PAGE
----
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JoeGrinD
03-29-2007, 01:22 PM
Don't drink alcohol. Take vitamins. Avoid eating eggs. We've heard these pieces of nutritional advice for years - but are they accurate?

Not necessarily, say two exercise physiologists presenting at the American College of Sports Medicine (ACSM) 11th-annual Health & Fitness Summit & Exposition in Dallas, Texas. Wendy Repovich, Ph.D., FACSM, and Janet Peterson, Dr.P.H., FACSM, set out to debunk the "Top 10 Nutrition Myths."

Read the rest: http://www.medicalnewstoday.com/medicalnews.php?newsid=66363&nfid=rssfeeds

What ya'll think?

sCaRz*Of*PaiN
03-29-2007, 02:24 PM
Is it all that difficult to copy and paste everything?


Don't drink alcohol. Take vitamins. Avoid eating eggs. We've heard these pieces of nutritional advice for years - but are they accurate?

Not necessarily, say two exercise physiologists presenting at the American College of Sports Medicine (ACSM) 11th-annual Health & Fitness Summit & Exposition in Dallas, Texas. Wendy Repovich, Ph.D., FACSM, and Janet Peterson, Dr.P.H., FACSM, set out to debunk the "Top 10 Nutrition Myths."

According to Repovich and Peterson, these nutrition myths are:

10. Eating carbohydrates makes you fat. Cutting carbs from your diet may have short-term weight loss benefits due to water loss from a decrease in carbohydrate stores, but eating carbs in moderation does not directly lead to weight gain. The body uses carbs for energy, and going too long without them can cause lethargy.

9. Drink eight, 8-oz. glasses of water per day. You should replace water lost through breathing, excrement and sweating each day - but that doesn't necessarily total 64 ounces of water. It's hard to measure the exact amount of water you have consumed daily in food and drink, but if your urine is pale yellow, you're doing a good job. If it's a darker yellow, drink more H2O.

8. Brown grain products are whole grain products. Brown dyes and additives can give foods the deceiving appearance of whole grain. Read labels to be sure a food is whole grain, and try to get three-ounce equivalents of whole grains per day to reduce the risk of heart disease, diabetes, and stroke.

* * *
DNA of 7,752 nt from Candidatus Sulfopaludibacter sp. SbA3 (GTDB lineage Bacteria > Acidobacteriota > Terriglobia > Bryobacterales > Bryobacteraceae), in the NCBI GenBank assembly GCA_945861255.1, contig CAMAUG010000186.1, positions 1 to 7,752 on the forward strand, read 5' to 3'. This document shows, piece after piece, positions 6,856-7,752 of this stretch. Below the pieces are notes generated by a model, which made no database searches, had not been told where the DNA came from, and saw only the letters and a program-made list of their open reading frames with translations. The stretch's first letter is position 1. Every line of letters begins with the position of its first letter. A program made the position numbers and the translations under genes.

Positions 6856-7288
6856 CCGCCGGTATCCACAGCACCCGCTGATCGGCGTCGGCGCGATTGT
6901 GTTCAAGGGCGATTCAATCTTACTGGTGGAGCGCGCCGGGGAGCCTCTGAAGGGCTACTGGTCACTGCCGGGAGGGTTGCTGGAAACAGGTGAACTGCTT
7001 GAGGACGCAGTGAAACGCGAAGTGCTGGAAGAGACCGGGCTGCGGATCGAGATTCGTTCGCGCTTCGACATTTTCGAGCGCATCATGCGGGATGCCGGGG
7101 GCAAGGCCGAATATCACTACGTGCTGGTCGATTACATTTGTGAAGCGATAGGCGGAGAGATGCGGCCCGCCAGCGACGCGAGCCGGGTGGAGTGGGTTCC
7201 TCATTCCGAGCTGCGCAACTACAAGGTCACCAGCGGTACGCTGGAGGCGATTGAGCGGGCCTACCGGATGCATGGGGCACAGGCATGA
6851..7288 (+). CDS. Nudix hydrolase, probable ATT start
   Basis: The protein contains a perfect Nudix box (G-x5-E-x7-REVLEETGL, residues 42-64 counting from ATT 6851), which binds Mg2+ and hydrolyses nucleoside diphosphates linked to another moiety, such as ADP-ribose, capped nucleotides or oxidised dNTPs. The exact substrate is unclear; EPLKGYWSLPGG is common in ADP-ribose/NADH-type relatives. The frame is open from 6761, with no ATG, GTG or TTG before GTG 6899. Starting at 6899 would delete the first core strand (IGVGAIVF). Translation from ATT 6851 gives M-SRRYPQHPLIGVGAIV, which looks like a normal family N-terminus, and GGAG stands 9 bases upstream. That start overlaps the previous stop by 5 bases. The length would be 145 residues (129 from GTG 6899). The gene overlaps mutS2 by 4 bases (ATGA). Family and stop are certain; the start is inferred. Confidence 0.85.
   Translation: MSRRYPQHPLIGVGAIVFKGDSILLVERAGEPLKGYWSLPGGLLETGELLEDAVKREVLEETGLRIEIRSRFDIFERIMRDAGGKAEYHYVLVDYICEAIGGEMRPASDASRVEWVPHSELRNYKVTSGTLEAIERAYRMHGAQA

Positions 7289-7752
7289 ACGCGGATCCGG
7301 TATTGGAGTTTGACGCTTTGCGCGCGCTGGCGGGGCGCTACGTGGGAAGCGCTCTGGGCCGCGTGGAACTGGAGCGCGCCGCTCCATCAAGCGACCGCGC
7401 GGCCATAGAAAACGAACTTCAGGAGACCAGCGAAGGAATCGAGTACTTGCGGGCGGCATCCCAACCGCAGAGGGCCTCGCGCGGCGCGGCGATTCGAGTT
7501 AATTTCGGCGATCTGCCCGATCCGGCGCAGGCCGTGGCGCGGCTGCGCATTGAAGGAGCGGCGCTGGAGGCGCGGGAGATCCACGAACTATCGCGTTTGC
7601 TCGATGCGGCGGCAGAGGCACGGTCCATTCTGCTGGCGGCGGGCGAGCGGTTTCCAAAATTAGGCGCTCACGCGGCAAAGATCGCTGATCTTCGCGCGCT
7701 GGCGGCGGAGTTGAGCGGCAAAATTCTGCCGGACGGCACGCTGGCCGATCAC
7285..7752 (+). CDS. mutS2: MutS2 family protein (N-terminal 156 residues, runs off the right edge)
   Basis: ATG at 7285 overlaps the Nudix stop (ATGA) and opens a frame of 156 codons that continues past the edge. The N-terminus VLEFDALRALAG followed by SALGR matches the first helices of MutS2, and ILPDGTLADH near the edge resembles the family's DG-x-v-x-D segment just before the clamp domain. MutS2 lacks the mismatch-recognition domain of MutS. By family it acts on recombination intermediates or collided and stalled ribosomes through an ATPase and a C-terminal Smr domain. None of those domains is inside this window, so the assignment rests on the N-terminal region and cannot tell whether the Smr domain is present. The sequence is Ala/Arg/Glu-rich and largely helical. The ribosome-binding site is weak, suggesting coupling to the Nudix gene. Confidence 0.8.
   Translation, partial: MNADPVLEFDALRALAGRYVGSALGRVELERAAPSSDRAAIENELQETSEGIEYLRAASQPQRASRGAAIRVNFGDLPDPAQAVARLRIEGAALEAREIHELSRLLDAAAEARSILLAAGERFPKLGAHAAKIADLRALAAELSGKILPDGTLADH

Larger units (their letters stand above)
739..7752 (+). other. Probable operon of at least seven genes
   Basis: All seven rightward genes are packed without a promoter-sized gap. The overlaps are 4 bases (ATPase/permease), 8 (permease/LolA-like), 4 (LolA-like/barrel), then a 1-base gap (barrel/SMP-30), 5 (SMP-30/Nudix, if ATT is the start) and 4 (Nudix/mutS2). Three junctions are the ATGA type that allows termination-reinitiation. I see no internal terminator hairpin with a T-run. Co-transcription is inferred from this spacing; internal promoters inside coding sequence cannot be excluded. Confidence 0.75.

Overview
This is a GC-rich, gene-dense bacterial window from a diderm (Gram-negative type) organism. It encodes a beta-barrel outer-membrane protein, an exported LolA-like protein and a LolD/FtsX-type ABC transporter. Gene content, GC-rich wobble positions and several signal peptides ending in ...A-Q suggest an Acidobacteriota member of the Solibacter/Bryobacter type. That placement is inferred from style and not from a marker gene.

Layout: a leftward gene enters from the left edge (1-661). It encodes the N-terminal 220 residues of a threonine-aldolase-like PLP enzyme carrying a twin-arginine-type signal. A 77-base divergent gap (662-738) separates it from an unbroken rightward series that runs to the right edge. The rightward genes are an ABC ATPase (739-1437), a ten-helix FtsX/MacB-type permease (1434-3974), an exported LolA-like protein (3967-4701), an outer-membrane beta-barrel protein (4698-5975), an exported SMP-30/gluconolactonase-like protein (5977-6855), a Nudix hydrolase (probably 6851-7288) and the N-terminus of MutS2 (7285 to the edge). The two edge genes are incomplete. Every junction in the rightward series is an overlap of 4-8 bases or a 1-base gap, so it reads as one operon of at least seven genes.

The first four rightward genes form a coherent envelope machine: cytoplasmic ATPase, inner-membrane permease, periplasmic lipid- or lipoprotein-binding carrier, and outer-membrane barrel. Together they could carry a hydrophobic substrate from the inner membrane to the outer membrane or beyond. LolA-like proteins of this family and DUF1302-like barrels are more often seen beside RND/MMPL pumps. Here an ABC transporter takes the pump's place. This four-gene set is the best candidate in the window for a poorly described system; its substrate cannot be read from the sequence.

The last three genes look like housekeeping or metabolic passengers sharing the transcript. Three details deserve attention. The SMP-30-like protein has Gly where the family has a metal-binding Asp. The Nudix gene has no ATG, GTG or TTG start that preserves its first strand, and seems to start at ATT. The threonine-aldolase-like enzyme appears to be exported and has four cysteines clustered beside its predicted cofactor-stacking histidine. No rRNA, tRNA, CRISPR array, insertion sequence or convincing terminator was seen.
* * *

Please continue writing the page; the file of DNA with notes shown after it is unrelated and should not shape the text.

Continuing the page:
7. Eating eggs will raise your cholesterol. This myth began because egg yolks have the most concentrated amount of cholesterol of any food. However, there's not enough cholesterol there to pose health risks if eggs are eaten in moderation. Studies suggest that eating one egg per day will not raise cholesterol levels and that eggs are actually a great source of nutrients.

6. All alcohol is bad for you. Again, moderation is key. Six ounces of wine and 12 ounces of beer are considered moderate amounts, and should not pose any adverse health effects to the average healthy adult. All alcohol is an anticoagulant and red wine also contains antioxidants, so drinking a small amount daily can be beneficial.

5. Vitamin supplements are necessary for everyone. If you eat a variety of fruits, vegetables, and whole grains, along with moderate amounts of a variety of low-fat dairy and protein and the right quantity of calories, you don't need to supplement. Most Americans do not, so a multi-vitamin might be good. Special vitamin supplements are also recommended for people who are pregnant or have nutritional disorders.

4. Consuming extra protein is necessary to build muscle mass. Contrary to claims of some protein supplement companies, consuming extra protein does nothing to bulk up muscle unless you are also doing significant weight training at the same time. Even then the increased requirement can easily come from food. A potential problem with supplements is the body has to work overtime to get rid of excess protein, and can become distressed as a result.

3. Eating fiber causes problems if you have irritable bowel syndrome (IBS). There are two kinds of fiber: soluble and insoluble. Insoluble fiber can cause problems in IBS sufferers; soluble fiber, however, is more easily absorbed by the body and helps prevent constipation for those with IBS. Soluble fiber is found in most grains.

2. Eating immediately after a workout will improve recovery. Endurance athletes need to take in carbohydrates immediately after a workout to replace glycogen stores, and a small amount of protein with the drink enhances the effect. Drinking low-fat chocolate milk or a carbohydrate drink, like Gatorade, is better for the body, as they replace glycogen stores lost during exercise. Protein is not going to help build muscle, so strength athletes do not need to eat immediately following their workout.